6 months or older: 1 tablet per day, for 14 days
Show the caregiver how to give zinc supplements
Infants: dissolve the tablet in a small amount of breast milk, ORS, or clean water in a small cup or spoon
Older children: tablets can be chewed or dissolved in small amount of clean water in a cup or spoon

RULE 3: CONTINUE FEEDING


You will learn more about special feeding recommendations if the child has
persistent diarrhoea.

31

IMCI DISTANCE LEARNING COURSE | MODULE 4. DIARRHOEA

RULE 4: WHEN TO RETURN


You have learned the signs when a caregiver should return immediately to a health
worker.
Tell the mother of any sick child that the signs to return are:
Not able to drink or breastfeed
Becomes sicker
Develops a fever
If the child has diarrhoea, also tell the mother to return if the child has:
Blood in stool
Drinking poorly also includes not able to drink or breastfeed

SELF-ASSESSMENT EXERCISE F
Answer the following questions about PLAN A for children with diarrhoea.

1. At your clinic, what are the recommended fluids for children with diarrhoea with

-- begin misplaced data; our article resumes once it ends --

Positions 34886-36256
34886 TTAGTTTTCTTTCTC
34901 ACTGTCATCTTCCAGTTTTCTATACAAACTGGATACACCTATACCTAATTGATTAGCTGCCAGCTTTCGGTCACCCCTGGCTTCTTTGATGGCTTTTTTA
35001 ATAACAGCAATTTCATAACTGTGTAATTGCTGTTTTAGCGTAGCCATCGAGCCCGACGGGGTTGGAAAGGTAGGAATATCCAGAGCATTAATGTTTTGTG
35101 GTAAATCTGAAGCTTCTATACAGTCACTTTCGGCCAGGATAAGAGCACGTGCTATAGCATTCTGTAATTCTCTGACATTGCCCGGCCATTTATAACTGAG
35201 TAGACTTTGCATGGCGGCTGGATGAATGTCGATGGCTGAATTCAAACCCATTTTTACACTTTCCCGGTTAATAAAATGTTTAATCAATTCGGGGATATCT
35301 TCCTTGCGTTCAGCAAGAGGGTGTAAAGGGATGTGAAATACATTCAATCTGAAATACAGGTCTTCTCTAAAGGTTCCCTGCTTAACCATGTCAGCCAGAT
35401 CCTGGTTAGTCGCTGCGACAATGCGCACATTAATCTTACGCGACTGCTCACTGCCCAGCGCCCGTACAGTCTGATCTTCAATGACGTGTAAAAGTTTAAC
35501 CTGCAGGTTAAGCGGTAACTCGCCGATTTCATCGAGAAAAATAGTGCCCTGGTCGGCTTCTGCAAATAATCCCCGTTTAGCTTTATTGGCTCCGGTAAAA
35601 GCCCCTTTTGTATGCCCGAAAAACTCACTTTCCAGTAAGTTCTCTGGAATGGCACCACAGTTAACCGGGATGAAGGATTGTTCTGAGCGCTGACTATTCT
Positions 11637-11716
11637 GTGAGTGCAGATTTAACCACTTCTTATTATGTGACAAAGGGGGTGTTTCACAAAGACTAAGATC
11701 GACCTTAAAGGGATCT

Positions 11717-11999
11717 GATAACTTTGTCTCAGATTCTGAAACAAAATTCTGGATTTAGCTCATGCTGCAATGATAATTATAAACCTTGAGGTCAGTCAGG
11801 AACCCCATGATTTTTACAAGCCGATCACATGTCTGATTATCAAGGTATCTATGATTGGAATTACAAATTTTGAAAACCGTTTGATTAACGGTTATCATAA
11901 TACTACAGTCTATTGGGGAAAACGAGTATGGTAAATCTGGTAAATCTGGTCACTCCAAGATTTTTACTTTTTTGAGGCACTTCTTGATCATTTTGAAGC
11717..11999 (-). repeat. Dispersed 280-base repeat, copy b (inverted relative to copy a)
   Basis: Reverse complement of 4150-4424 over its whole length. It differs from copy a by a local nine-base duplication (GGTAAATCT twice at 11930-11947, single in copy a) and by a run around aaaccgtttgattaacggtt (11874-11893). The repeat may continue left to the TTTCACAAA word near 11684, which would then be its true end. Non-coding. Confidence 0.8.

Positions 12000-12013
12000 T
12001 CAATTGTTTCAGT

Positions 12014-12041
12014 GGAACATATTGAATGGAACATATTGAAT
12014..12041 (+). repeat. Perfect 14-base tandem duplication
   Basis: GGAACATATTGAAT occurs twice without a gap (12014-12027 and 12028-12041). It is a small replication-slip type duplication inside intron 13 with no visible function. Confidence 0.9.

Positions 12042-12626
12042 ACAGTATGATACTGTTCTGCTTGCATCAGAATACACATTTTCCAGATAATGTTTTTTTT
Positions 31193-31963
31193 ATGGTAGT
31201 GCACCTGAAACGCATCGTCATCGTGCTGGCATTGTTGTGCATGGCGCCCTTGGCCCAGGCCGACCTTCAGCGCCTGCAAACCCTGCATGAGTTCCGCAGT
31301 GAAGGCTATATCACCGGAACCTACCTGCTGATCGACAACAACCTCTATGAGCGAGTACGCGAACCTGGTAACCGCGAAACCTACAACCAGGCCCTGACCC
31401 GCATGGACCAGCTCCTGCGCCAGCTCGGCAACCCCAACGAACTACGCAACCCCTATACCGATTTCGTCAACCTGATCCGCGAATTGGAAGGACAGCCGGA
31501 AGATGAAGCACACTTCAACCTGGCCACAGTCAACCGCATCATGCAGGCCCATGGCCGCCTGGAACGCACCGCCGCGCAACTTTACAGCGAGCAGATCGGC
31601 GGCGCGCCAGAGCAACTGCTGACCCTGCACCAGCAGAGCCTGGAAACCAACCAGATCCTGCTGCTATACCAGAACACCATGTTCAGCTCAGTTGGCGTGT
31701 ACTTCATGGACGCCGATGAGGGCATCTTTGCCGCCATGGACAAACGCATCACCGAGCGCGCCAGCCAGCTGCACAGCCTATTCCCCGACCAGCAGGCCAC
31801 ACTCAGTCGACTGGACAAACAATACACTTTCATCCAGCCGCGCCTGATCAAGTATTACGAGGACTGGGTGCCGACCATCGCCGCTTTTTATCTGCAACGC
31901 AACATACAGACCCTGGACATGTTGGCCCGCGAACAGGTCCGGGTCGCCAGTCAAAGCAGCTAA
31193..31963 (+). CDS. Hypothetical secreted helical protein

NO DEHYDRATION?

2. Somi is a 4-year-old boy who has diarrhoea. He has no general danger signs. He
was classified as having diarrhoea with NO DEHYDRATION and NO ANAEMIA
AND NOT VERY LOW WEIGHT. He will be treated according to Plan A.
a. What are the 4 rules of home treatment of diarrhoea?

b. What fluids should the health worker tell his mother to give?

3. Kasit is a 3-month-old boy who has diarrhoea. He has no general danger signs.
He was classified as NO DEHYDRATION and NO ANAEMIA AND NOT VERY
LOW WEIGHT. He is exclusively breastfed. What should the health worker tell
his mother about giving him extra fluids?

32

IMCI DISTANCE LEARNING COURSE | MODULE 4. DIARRHOEA

4. For which children with NO DEHYDRATION is it especially important to give


ORS at home?

5. The following children came to the clinic because of diarrhoea. They were
assessed and found to have no general danger signs. They were classified as NO